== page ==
Wednesday, 23 April 2014

World Book Night No.6

Tonight is World Book Night.


World Book Night is an annual celebration of reading and books which takes place on 23 April. It sees passionate volunteers give hundreds of thousands of books away in their communities to share their love of reading with people who, for whatever reason, don’t read for pleasure or own books.

It is run by The Reading Agency - the charity with a mission to give everyone an equal chance to become a reader. Because everything changes when we read.

In the UK 35% of people don’t regularly read despite reading for pleasure being a globally recognised indicator in a huge range of social issues from poverty to mental health.

World Book Night is about giving books and encouraging those who have lost the love of reading – or are yet to gain it – to pick up a book and read. Line by line, paragraph by paragraph until they too have discovered the power of reading and the opportunities in life that reading can open the door to.

For World Book Night events in London visit the World Book Night Website www.worldbooknight.org





To mark the occasion, we're reblogging 24 classics (one every hour!) from our London Walks Reading List series…




The Great London Reading List! Essential London books that Londoners take away on holiday to remind them of home… books visitors should read before arriving in London… fact, fiction, poetry, all genres welcome. If you’re in the mood to recommend a great London bookshop, too, we’d love to hear it!  All suggestions to the usual address, please, or leave a comment below or get in touch via Twitter @londonwalks.





The Orton Diaries
By Joe Orton Edited by John Lahr

The Sixties, as any fule kno, were Swinging. Just as Victorians were Eminent and Georgian architecture had Splendour, the Sixties, we are assured, made like a pendulum and swung in a riot of dayglo colours, miniskirts and moptops. The inarguability of this “fact” is made all the more concrete (to borrow a solid metaphor from that oh-so-modish 60s building material) by the built-in ham-stringing of all eye witness accounts: if you can remember the 60s, runs the old chestnut, then you weren’t there.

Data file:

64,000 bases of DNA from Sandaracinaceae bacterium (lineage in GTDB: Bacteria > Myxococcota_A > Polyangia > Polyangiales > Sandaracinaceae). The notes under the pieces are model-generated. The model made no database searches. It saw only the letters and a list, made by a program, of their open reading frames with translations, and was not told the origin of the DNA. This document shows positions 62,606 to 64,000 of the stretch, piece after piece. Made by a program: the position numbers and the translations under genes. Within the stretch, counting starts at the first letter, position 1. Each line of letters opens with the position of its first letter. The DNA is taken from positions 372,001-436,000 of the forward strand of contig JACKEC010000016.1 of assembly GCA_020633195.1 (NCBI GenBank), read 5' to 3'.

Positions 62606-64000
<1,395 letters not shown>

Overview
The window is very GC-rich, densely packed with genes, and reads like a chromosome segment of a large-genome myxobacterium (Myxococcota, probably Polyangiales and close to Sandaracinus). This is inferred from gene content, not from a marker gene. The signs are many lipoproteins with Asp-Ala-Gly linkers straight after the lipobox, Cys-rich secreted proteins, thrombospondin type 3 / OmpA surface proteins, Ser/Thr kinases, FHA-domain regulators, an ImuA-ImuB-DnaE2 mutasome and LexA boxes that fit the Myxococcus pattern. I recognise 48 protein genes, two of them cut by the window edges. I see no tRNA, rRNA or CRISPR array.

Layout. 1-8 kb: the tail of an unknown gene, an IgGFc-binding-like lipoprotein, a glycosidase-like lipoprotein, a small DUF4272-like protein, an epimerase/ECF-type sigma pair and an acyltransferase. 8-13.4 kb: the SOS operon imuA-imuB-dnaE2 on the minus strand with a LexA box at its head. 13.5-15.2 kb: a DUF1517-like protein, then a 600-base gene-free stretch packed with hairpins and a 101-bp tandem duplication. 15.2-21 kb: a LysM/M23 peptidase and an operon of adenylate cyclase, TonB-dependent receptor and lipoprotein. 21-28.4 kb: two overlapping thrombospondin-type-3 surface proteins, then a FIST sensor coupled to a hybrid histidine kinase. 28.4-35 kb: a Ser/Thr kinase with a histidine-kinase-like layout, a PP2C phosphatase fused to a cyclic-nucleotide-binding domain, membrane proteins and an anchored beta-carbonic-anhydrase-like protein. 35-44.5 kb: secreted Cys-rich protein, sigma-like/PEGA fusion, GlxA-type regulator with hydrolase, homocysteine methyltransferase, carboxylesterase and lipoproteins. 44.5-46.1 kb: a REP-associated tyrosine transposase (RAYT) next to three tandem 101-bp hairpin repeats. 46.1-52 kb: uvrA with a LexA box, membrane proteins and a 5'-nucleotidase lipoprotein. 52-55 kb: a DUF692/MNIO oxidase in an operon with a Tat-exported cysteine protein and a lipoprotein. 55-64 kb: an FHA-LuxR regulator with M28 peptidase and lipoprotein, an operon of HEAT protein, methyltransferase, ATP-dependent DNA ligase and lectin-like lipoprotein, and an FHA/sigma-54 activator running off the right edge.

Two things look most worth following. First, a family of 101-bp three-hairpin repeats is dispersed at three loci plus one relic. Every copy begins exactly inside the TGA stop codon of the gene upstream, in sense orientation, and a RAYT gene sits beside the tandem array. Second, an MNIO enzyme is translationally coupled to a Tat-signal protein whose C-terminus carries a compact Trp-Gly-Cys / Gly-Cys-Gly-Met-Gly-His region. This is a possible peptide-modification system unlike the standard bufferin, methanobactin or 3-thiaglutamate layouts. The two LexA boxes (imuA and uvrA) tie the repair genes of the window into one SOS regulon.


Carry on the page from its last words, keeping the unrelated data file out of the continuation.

Enter Joe Orton. From his little corner of unlovely Islington (times have changed) Orton chronicles his unique experience of the 1960s from three standpoints.

As a playwright (“the Oscar Wilde of welfare state gentility” as he was styled by The Observer) we follow his picaresque progress through the still staid world of the post-John Osborne British theatre establishment (the “old theatre of reassurance” that he aimed to satirise in his posthumously-produced What the Butler Saw). He wins awards, he rubs shoulders with The Beatles, chauffeur-driven cars arrive at his rented flat in Noel Road to whisk him to meetings and premieres.

His second viewpoint is of a working-class outsider from unlovely Leicester (O! How times haven’t changed!). He is teased (in one famous diary entry) by theatrical royalty in the shapes of producers Oscar Lewenstein and Michael White over a £13 fur coat bought for him by his agent, the legendary Peggy Ramsay. “I look better in cheap clothes,” Orton observed, adding, “I’m from the gutter and don’t you ever forget it because I won’t.”

His principal view is formed by his homosexuality – “de-criminalisation” the dread phrase that was supposed to herald an age of liberalism way back in 1967 informs the always devastatingly expressed cynicism of both Orton’s award-winning plays and the pages of his diary. The great John Lahr, Orton’s biographer and editor of The Orton Diaries describes Orton’s London not as Swinging but as “a soiled world of loss, isolation, ignorance.” It’s a story that is set but a few miles from the fashionable King’s Road: yet it could be in another universe.

The whole tale comes to a startling climax with Orton’s brutal murder – beaten to death with a hammer by the hand of his long-time/long-suffering partner and erstwhile literary collaborator Kenneth Halliwell on the 9th August 1967. (Theatre critic Benedict Nightingale observed a few years back in the New York Times that Orton was the first major British playwright to be murdered since Christopher Marlowe.)

“If you read this diary,” read Halliwell’s suicide note (in the best tradition of headline-grabbing, scandalous stories, Halliwell turned his canon to self-slaughter after killing Orton) “all will be revealed.” All most certainly is: in terms of debunking the myths of Swinging London, no diary/memoir does more.

(The Orton Diaries is currently out of print, but it is well worth a nose around the book stalls under Waterloo Bridge or the shops on the Charing Cross Road for a copy.)



And because World Book Night falls on Shakespeare's 450th birthday, here's the BRAND NEW episode of the London Walks Podcast: Shakespeare & London…












A London Walk costs £9 – £7 concession. To join a London Walk, simply meet your guide at the designated tube station at the appointed time. Details of all London Walks can be found at www.walks.com.









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